You always think what if I had been there to give her shots would it have made a difference? Many cattle make it on their own or with the help of anitbiotics, why not her since she was in prime physical condition? The breeder even commented several time on the fact of how good she looked when she arrived. The very least, we could have shot her, ending her misery sooner but What If's dont' change the facts. I lost my favorite yak and I morn her still though it was the 15 of September when she died. When I read on the Internet that most cattle recover, I wonder why my sweet girl didn't? Lord, what was I to learn from this? Then again Job, in the Bible, was probably saying the same thing. Not that I'm suffering in anyway to his level. I still feel sorely tried.
Gracie is supposedly pregnant. She's bred anyway but she wasn't much to look at and her personality is cantankerous. It was my Jasmine which I loved and had such high hopes for and Gracie was going to be sent down the road in a year or two. Now she is all that is left so why since I don't really like her can't I let go?
Why she wasn't bit by the Midge fly that killed Jasmine is a mystery since they are never very far apart. This year hundreds of deer, especially white-tail deer have died in our area from the viral disease. One man told Kirk he found 18 dead deer on his place over an hour south of us. Why such a disease now when we have so few flies because we are in such a severe drought? I think it has been 8 years now that we've been without much water. The 300 foot and greater water wells which are the least depth you have to go to find water are running low and the ground is parched down deep.
So if you hear me shout whoo hoo to the freezing cold weather we've been having, you'll know I cheer for the death of thousands. Thousands of flies that is.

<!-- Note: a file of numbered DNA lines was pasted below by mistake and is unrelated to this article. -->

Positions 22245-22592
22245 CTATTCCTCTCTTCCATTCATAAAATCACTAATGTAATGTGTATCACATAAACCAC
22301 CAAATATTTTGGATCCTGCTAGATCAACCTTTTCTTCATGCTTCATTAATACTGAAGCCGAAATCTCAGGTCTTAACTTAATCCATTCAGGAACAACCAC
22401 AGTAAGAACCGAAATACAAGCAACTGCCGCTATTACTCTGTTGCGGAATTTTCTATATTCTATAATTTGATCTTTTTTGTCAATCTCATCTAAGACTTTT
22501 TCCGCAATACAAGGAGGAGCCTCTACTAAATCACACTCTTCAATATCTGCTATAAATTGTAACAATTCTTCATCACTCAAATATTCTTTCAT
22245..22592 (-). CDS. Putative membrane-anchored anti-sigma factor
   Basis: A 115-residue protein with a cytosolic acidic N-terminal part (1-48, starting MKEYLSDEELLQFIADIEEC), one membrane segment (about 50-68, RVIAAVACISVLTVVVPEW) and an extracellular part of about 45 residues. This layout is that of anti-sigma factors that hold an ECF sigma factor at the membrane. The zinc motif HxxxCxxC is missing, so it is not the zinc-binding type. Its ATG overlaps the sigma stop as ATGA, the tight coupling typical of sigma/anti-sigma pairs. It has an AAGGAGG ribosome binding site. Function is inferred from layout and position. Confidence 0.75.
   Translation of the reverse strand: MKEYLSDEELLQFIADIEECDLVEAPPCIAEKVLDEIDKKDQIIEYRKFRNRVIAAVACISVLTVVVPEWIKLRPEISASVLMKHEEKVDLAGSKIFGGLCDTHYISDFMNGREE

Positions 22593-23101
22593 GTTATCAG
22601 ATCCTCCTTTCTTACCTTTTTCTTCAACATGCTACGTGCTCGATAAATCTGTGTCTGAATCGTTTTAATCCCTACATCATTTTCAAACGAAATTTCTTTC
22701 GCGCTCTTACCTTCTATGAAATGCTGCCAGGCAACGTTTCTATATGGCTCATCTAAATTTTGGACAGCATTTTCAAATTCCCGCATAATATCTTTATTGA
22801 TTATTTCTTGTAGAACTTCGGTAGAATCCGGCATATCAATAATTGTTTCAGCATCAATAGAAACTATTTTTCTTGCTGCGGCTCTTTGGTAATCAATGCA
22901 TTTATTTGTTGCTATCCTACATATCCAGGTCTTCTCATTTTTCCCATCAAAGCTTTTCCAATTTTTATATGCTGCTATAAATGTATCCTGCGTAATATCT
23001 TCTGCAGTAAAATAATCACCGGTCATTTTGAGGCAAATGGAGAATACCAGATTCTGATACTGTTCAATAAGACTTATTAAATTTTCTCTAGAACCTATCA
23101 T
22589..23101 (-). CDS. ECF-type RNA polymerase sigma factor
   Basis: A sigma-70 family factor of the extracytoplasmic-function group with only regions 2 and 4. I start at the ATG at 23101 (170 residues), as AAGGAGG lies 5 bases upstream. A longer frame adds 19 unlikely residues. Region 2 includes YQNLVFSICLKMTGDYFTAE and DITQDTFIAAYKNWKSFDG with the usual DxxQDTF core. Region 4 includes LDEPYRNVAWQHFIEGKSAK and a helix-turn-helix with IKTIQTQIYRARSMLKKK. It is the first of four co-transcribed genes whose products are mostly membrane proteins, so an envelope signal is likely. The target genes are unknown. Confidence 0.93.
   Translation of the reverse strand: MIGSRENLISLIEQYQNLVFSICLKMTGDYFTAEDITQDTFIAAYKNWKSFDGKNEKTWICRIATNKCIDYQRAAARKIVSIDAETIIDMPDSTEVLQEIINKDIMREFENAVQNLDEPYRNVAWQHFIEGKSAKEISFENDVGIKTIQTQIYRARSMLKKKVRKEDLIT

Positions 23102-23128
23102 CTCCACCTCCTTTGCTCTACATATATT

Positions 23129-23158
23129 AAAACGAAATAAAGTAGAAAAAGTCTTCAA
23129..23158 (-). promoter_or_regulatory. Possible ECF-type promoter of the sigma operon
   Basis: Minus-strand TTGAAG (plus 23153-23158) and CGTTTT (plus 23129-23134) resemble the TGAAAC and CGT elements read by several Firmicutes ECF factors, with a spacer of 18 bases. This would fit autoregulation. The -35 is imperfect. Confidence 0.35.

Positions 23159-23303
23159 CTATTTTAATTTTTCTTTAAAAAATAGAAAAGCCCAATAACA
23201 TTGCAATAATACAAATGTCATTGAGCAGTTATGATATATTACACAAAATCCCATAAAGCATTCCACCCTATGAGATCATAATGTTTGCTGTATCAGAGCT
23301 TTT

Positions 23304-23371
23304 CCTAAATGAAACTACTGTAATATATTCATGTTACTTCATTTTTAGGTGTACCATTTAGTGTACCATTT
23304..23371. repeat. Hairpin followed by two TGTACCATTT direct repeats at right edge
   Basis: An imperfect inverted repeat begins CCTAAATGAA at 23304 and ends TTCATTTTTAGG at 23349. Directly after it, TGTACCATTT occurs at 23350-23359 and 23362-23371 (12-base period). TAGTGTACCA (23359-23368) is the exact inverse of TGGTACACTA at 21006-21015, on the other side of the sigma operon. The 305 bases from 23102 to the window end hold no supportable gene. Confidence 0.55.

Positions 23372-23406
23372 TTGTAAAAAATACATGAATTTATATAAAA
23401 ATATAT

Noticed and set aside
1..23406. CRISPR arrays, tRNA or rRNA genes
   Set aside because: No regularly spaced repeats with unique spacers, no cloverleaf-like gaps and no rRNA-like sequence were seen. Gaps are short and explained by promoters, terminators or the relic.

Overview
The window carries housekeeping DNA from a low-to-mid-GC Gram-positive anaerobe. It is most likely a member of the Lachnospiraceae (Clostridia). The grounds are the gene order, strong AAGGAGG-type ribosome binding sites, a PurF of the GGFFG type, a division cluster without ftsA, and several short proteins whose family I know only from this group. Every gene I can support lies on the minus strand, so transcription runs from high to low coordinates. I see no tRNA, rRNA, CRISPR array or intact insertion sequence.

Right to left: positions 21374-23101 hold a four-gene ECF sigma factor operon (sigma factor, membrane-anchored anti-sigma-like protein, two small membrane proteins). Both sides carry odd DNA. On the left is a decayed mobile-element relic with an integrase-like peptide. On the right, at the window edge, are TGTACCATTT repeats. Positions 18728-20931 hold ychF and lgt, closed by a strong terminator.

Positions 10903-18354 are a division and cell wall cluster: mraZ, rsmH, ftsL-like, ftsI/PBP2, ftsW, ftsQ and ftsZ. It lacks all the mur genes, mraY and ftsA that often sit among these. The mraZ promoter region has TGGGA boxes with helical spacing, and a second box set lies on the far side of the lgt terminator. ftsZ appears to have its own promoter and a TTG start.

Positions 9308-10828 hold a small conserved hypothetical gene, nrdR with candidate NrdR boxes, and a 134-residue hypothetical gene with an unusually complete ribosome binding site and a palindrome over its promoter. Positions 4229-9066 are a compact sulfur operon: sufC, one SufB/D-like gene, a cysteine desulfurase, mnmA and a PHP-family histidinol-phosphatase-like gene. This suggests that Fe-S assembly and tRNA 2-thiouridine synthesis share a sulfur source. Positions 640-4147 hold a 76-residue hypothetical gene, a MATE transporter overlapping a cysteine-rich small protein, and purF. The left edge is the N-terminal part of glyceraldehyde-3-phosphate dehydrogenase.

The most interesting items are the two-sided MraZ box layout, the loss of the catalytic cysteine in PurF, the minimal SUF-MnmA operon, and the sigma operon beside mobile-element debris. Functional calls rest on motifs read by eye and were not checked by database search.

Can you imagine a year where you didn't fight flies like crazy in the barnyard? This was such a year. I didn't even hang a sticky strip let alone a fly trap. Didn't need to and yet, this happens.
At least it wasn't Anthrax that she had, which was the other option the vet thought. Droughts raise it's ugly head too. Did you know it can sit in the ground for 60 years and to then be uncovered. As much dust as we've had in the air this summer, that doesn't surprise me. The close cropping of vegetation due to short grass can be one way of the inhalation of the spores by animals.
Yes, neither disease is typically spread from animal to animal and we are thankful that the breeders animals did not also come down with this disease though he lives near the river on the other side of the state.
She has continued to have trouble especially around kidding time. I think due to this beginning problem and as breeding season approaches, I wonder if we should even try for I'm not sure she will have any milk and before she reaches that point, will her aching legs stand the added weight. Her feet don't look that bad right now though worse than a month ago, so what's up? My Chicory can moan and groan about her problems so is it really serious or not? I might take her to the vet but I had a kid from the vets ask me what was wrong with his goat. The vets were all way off. They don't treat many goats in this country and so have little knowledge in that area. It isn't a resource I have much faith in.
Chicory can make it up on the milking stand without too much trouble and despite very little milk, I still keep massaging and emptying her udder. I had something mysterious like this happen to another goat years ago. Her feet were fine but her udder did the same thing. I sent a milk sample in to the state lab and no bacteria was found. A few months later she died.
This has been a double tough year starting way last winter. Yet when I'm feeling like crying out, "Lord, I can't take anymore." I remember, "The Lord giveth and the Lord taketh, praise be the name of the Lord."
And indeed the Lord taketh my Sherman, Jasmine, my Mary Margaret, and maybe even our Chicory but he gaveth us Cory and next month a sow will arrive for the freezer and today my hubby and son both got a cow elk to add to our meat supply. So at the end of the day, when I tally things up, I may at first see all the many trials that presently afflict us but then I count the blessings and see they far out weigh our problems. We are truly blessed. The Lord hasn't for a moment forgotten us. May I always remember that bent knees keeps me humble and gratitude keeps my feet progressing forward.